Maximize Your Healthcare Budget with Strategic Clinical Accessories Purchasing

For hospital health departments, one year often acts as a financial crystal ball for the next—failing to use up available funds by the end of the year risks leading to a decrease in funding for the following annual budget. 

Smart clinical accessories purchasing offers an avenue of mitigation. Big-ticket items tend to eat up a large portion of the average healthcare budget fairly quickly, but the end of the year often presents an opportunity to get the smaller-scale supplies that departments need for the year ahead to keep hospital facilities operating efficiently. 

Expand Virtual Healthcare Abilities 

The COVID-19 pandemic fast-tracked the adoption of virtual healthcare, and by this point the technology shows no signs of slowing down. As virtual visits offer patients more avenues to healthcare services that cater to personal convenience and ease of access, clinicians will continue to find ways to translate the same tasks they perform during in-person visits into a virtual context. For instance, remote patient monitoring (RPM) can allow clinicians to monitor patients' vital signs outside of a healthcare setting. 

In the midst of the pandemic, expanded Medicare reimbursement helped make RPM a viable option for enrollees and fueled increases in the use of RPM. Between February 2020 and September 2021, monthly remote patient monitoring claims increased from 91 to 594 per 100,000 enrollees. During this period, the most common indication for remote monitoring was hypertension. Blood pressure cuffs are one of the most common RPM accessories alongside pulse oximeters, which are commonly used to monitor patients with chronic conditions such as COPD or congestive heart failure.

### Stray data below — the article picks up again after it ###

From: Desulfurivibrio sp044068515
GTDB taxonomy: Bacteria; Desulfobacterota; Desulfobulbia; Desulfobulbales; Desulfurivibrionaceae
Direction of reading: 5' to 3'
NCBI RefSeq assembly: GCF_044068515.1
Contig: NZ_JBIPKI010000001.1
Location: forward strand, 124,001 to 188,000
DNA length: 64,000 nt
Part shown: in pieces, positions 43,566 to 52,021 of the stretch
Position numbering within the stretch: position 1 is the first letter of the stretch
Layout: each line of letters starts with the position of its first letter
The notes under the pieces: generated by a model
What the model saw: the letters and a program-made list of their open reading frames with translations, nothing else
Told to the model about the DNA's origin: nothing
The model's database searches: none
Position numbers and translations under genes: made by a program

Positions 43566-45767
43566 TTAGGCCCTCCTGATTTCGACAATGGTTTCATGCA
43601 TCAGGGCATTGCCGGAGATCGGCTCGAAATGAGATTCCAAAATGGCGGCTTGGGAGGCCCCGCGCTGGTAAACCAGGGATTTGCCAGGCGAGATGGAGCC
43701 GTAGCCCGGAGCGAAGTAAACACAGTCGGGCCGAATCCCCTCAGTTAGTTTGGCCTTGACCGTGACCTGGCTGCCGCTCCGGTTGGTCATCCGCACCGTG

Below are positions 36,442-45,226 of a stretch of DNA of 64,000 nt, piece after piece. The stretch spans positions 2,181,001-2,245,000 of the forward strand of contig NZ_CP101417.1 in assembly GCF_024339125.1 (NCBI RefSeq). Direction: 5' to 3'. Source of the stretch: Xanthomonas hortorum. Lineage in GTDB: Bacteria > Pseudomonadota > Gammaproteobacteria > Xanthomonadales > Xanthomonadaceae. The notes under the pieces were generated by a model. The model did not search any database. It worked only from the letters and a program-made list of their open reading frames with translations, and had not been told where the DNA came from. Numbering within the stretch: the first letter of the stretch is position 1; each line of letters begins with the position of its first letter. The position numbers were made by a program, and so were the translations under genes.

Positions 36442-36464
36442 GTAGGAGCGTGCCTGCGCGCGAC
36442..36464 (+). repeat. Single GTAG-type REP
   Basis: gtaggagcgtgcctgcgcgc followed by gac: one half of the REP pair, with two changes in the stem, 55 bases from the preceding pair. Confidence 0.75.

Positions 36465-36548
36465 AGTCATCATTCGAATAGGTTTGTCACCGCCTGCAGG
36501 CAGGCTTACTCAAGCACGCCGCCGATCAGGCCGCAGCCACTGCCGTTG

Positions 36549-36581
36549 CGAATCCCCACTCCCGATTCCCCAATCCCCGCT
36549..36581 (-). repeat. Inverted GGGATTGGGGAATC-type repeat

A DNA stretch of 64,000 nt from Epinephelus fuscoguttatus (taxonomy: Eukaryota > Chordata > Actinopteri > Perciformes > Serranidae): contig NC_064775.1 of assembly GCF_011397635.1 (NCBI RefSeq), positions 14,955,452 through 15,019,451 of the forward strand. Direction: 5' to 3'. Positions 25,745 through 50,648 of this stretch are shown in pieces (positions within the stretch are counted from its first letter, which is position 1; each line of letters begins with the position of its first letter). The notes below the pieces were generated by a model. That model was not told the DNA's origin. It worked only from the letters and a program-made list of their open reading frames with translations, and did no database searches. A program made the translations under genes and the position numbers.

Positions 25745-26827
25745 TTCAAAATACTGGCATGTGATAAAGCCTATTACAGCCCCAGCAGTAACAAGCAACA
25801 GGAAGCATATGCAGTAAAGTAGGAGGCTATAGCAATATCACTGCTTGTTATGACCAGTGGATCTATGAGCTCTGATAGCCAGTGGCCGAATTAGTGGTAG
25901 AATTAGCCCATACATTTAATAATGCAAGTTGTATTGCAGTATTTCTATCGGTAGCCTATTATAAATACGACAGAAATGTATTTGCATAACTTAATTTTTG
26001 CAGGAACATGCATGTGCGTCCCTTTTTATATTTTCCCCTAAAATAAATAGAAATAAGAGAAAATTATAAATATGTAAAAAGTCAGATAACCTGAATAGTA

Expanding virtual care offerings helps reduce disparities for patients in rural areas who may be otherwise unable to reach specialists. Particularly for patients with chronic conditions that require constant monitoring, being cut off from access to care can put their long-term health at risk. By increasing virtual care services, rural patients have to take fewer journeys to visit specialists. Healthcare organizations can develop partnerships with telehealth companies that specialize in providing virtual care services for patient populations with diverse needs. 

Prioritize Sustainable Efforts 

The healthcare industry is one of the largest contributors of waste in the United States. Hospitals produce nearly 5 million tons of waste each year, and the COVID-19 pandemic significantly increased that amount due to the reliance on single-use supplies. While single-use clinical accessories often offer a safer and more affordable option for healthcare organizations, they are more likely to have a negative impact on the environment as chemicals, pathogens, and toxins from the accessories leach into the soil and water. 

Reusable accessories' environmental benefit comes from their higher quality and durability through several uses. Even as reusable accessories often come with a larger up-front cost than disposable accessories, they don't require replacement or reordering nearly as frequently—an aspect of the devices that also play well into efforts to improve hospital sustainability.